Groups for Travel:
Nope this isn't a collection of fly tiers that are globe trotters! I recommend that you save your back and give it a break by pre packing some stuff. Poul Jorgenson told me this one. Poul takes along stuff for shows for 5 flies. In advance he prepares a packet of material with all the stuff to tie a fly....hooks, hackle, tinsel, thread. When he demos, he pulls out that packet. When done it goes back in the pack. You can use the same idea. Put all the stuff for a woolly bugger in the bag. Or all the stuff for a nymph. If you don't use it, leave it home. No reason to haul a giant box of stuff around.
You can also reduce things down. Pull say 4-5 hackles off the saddles and label those for the size. The worst I have seen is folks carrying giant pheasant tails. Take a clipper and cut a segment out. You can clip like 2" off and carry that. Fits in a 3 by 4 zip instead of a full 18" bag. You can also cut quills down. I cut segments and those are much easier to work with.
Stuff to Organize Your Life with:
Mike's Flexitop boxes: Sick of all those awful blister hook boxes? Got 20 cards of hooks that don't match? This is the ticket. These boxes have a snap lid. Label each one with a computer label and keep track of sizes, shapes and such. Size small holds hooks from 26 to size 6, Large good for size 6 and up to more or less 4/0. One dozen small $2.50 or 1/2 dozen large for $2.50.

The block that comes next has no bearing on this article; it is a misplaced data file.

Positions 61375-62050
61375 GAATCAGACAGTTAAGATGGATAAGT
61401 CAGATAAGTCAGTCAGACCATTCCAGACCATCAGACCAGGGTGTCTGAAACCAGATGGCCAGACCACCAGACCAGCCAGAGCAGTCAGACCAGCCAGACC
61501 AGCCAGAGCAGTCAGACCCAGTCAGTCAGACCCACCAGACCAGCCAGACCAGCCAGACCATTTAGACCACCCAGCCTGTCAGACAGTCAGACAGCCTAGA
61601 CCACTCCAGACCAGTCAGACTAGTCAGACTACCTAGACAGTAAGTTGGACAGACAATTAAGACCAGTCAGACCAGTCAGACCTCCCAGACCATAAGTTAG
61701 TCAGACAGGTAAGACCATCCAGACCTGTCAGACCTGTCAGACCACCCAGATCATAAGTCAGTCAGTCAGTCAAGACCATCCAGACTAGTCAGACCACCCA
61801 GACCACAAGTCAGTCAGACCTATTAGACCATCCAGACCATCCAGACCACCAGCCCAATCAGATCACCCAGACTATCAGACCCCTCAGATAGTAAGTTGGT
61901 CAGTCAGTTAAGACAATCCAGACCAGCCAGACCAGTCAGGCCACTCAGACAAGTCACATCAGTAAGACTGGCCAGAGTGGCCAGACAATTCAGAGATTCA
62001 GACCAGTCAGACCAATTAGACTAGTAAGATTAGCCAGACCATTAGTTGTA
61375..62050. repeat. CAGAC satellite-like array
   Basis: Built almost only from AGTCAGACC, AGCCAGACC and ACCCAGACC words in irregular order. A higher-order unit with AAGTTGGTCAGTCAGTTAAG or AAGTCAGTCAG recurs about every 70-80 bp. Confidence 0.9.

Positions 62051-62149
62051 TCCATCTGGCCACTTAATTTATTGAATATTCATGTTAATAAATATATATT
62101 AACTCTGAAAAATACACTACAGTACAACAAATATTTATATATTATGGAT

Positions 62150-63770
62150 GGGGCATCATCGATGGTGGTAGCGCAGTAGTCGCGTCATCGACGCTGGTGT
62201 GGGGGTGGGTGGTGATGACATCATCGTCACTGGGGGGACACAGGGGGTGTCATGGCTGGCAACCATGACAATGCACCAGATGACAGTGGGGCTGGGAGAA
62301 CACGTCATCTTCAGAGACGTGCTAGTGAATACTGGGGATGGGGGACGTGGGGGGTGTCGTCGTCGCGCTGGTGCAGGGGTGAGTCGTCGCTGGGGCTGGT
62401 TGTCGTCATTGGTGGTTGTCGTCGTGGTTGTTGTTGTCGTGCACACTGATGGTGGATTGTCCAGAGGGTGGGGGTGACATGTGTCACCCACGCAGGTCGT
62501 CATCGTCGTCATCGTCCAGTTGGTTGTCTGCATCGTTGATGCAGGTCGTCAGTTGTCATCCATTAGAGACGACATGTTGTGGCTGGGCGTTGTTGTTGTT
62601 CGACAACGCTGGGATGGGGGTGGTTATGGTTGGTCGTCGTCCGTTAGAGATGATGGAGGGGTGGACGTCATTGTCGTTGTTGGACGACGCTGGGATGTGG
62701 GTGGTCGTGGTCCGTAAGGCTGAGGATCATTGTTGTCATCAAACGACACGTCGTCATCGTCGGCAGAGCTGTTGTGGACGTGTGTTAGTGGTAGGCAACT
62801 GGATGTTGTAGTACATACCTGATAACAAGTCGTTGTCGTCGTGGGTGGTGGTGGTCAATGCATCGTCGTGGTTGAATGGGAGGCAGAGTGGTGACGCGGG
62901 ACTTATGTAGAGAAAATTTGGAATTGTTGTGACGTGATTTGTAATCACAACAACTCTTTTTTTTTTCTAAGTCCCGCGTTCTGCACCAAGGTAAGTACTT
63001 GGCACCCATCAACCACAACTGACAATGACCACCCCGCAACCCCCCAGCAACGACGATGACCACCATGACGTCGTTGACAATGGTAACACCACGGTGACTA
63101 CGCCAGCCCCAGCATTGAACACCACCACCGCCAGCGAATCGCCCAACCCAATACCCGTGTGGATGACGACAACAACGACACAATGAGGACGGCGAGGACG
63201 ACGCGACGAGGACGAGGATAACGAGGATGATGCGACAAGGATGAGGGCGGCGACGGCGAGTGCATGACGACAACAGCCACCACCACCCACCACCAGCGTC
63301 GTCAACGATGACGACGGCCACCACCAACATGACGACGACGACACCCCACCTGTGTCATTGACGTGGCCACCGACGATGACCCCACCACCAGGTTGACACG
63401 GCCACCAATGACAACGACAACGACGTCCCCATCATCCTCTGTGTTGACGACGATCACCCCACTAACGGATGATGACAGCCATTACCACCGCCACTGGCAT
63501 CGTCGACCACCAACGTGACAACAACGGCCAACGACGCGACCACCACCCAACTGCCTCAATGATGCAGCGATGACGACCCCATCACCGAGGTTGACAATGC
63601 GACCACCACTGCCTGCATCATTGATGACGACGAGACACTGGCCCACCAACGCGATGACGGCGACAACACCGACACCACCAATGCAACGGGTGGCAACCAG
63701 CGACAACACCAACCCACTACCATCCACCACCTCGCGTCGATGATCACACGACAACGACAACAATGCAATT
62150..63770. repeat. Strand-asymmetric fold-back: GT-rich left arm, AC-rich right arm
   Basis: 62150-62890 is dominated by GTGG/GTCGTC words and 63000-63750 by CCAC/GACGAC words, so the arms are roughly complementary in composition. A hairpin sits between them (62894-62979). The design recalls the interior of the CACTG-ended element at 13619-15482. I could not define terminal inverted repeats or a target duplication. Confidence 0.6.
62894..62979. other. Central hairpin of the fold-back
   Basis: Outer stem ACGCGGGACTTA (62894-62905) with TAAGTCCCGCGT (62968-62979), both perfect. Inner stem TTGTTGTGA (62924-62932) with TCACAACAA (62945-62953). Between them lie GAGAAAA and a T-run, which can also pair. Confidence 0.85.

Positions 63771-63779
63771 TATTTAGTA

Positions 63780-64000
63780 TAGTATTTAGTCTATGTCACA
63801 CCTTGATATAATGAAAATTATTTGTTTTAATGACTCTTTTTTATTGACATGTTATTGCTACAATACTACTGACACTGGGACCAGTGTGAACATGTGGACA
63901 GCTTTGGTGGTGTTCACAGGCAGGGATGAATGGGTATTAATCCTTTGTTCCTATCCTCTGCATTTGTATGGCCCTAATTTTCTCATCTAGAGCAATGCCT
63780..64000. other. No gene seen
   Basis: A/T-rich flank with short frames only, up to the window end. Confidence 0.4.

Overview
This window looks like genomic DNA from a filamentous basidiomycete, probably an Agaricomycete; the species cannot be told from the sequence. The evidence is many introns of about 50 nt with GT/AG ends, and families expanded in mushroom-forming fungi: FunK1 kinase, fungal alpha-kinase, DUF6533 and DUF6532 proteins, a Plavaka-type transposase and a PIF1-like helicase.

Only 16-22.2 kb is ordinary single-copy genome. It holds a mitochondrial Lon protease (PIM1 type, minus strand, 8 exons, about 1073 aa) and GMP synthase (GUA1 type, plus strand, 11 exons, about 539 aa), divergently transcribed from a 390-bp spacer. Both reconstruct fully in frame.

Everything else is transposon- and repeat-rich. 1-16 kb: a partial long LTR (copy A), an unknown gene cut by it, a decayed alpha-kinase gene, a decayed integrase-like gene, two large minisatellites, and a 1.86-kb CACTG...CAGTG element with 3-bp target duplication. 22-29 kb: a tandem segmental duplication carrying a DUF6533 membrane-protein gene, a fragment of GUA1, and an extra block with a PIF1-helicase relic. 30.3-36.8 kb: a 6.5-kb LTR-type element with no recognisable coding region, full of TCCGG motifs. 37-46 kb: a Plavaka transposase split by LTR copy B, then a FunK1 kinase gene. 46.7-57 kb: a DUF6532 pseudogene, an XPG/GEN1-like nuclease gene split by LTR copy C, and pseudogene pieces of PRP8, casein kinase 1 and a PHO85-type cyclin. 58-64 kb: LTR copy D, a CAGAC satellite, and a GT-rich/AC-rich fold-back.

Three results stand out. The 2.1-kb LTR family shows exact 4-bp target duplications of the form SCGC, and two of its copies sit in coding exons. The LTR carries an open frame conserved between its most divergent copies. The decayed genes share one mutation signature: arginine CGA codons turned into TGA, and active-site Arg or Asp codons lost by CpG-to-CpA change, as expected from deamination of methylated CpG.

Mike Hook Box: 8" long strip which has a snap lid. Use for long hooks up to about 2/0. Single strip holds 12: $5 or a double strip holds 24: $6
Mike's Round Box: 6 compartments in a round box. Use this for bead, eyes, hooks or flies. Very cool and ideal for lots of stuff. $3.50
Meiho Midge Boxes: One of my big sellers. 6 or 8 compartment boxes. Hold beads, hooks and eyes. Individual lids, snap and look. Small loop for lanyard around your neck. $3.50 each or 2 for $6.